Sequencing Stock Sales

A decision that individual investors commonly have to make when selling stocks is choosing which shares to sell given the different cost bases of different lot of shares. For investors that have multiple lots of the same stock, it’s good to go through a simple exercise to provide a quantitative decision calculus.

Suppose an investor Alice owns two different lots of shares in the stock of fictitious company BigCo, and both lots have been held for more than a year as to receive the same long-term capital gains tax treatment:

  • Lot A: Alice has 100 shares of BigCo purchased at $10
  • Lot B: Alice has 75 shares of BigCo, purchased at $15.

Given the current price of BigCo at, say, $22.50, and some belief about the future prospects of BigCo, should Alice sell lot A today followed by lot B at a later date, or sell lot B today followed by lot A at a later date?

Let’s first establish a baseline. If Alice has no opinion and expects the future price of BigCo to be unchanged, then selling A then B would result in the same gains as selling B then A. At a price of $22.50, both actions would result in a gain of $1,812.50.

Suppose now that Alice expects a bright and rosy future for BigCo, and that the price will rise by 20% some time in the future. If Alice sells lot A today at $22.50 followed by lot B at $27 in the future after the 20% increase, she stands to gain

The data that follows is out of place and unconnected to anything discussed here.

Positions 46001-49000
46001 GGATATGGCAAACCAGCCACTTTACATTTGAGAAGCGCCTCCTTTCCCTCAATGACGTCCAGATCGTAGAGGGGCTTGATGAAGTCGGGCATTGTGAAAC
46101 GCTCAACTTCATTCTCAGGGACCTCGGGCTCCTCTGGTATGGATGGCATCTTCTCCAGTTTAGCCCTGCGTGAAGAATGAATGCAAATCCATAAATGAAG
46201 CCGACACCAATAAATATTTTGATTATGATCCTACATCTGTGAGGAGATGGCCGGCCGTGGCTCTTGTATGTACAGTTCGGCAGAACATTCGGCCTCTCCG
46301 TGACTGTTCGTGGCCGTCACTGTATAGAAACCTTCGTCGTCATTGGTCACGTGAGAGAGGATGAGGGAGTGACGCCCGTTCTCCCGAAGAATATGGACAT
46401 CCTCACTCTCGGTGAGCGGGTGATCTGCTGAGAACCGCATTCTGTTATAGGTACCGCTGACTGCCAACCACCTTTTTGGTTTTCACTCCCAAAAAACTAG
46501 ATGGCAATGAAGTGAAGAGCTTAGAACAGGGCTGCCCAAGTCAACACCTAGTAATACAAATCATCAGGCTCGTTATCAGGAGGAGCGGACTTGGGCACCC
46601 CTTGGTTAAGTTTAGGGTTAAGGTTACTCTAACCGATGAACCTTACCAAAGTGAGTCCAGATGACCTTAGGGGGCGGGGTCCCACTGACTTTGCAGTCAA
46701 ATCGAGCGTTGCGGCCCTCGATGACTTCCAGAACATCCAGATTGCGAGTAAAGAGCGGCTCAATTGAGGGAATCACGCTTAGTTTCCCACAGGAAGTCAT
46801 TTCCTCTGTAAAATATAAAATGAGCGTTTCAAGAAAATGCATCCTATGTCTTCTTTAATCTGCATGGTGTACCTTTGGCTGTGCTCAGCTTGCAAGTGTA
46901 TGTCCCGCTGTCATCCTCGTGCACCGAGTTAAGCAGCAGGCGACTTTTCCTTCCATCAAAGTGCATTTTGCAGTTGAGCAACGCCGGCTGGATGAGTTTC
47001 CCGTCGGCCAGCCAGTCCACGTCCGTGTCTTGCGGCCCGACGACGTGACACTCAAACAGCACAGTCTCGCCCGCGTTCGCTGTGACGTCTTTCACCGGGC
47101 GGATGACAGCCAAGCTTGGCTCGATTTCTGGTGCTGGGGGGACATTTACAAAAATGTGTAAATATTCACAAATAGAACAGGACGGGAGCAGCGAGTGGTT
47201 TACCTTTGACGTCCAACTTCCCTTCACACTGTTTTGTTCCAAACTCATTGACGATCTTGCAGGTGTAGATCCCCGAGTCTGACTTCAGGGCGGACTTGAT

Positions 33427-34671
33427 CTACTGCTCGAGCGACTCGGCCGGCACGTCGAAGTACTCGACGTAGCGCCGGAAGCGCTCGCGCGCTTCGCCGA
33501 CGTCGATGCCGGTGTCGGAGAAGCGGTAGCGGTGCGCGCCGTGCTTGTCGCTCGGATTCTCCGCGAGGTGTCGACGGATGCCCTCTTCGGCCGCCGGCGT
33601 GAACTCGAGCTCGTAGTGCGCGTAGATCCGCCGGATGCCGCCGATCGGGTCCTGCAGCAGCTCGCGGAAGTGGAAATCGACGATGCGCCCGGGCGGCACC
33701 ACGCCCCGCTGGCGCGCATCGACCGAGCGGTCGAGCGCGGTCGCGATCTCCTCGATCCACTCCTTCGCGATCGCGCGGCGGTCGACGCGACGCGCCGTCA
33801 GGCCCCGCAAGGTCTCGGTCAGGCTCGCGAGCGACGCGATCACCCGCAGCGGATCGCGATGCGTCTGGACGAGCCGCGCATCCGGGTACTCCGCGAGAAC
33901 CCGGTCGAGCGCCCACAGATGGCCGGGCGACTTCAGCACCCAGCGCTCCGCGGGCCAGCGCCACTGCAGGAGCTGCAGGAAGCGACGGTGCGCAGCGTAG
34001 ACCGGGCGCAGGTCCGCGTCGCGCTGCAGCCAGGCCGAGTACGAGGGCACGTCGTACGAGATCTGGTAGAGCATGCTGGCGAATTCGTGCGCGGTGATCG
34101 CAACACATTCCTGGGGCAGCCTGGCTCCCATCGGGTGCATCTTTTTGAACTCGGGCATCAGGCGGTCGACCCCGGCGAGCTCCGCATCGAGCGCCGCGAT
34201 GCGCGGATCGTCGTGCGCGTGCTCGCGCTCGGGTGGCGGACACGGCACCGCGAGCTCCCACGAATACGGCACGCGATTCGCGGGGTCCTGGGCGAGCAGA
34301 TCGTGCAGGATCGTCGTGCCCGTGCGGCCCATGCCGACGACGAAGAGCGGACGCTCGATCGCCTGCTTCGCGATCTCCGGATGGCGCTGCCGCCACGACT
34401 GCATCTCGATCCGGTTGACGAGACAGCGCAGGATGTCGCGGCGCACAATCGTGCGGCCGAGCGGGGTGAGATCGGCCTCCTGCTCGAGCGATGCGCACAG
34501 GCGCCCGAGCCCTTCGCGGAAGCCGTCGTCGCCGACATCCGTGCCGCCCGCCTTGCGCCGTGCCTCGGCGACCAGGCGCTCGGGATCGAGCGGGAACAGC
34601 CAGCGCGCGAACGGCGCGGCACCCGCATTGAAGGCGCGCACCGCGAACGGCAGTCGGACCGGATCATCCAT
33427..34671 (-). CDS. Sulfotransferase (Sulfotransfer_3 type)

Selling lot B today followed by lot A at a later date, she stands to gain

which is an improvement of $112.50! Since we’re already dealing with what might be obvious to many seasoned investors, let’s make the calculations explicit and see what the key variable is in deciding between selling lots A or B.

For the current price of and a future increase of to a price of , the breakeven point for selling shares at price in lot A then selling shares at price in lot B, versus selling lot B then lot A is

which reduces simply to . That is, if the number of shares in lot A is equivalent to the number of shares in lot B, it doesn’t matter the order in which the lots are sold. Likewise, if the price goes up in the future, selling the lot with more shares in the future will be the more lucrative course of action. Intuitively, the more shares you have in a lot, the more you stand to gain (or lose) should the price go up (or down) in the future. That’s why Alice stands to gain more by selling her larger lot A at a later date, when the price has gone up.

The final piece of the equation for Alice is to factor in her beliefs about the future prospects of BigCo. If Alice expects a dismal future for BigCo, and thinks that the price will fall by 20% some time in the future, her losses will be symmetric to her gains if the price rises by 20%. Selling lot A then B after the price falls, Alice stands to walk away with . Selling lot B then A, the proceeds come out to be , which is $112.50 less than the proceeds from the other course of action.

Ultimately, the best way for Alice to model these outcomes then is to assign probabilities to the events of the price going up or down at a future date, and then compute the expected value of each action. If Alice thinks that there’s a 50-50 chance that BigCo stock will be either 20% up or 20% down in the future, then her expected proceeds of selling lot A then B are

and proceeds from selling lot B then A are

In other words, regardless of the order in which Alice sells lot A and B, the expected value of her proceeds is the same. The important takeaway here is that the key factor in deciding which lot of stocks to sell depends on your beliefs about the future price of the stock. If you have no strong beliefs and simply assume that the price will follow a random walk, it doesn’t matter which lot you sell first. In that case, you should strive to optimize for diversification, utility, or some other personal metric.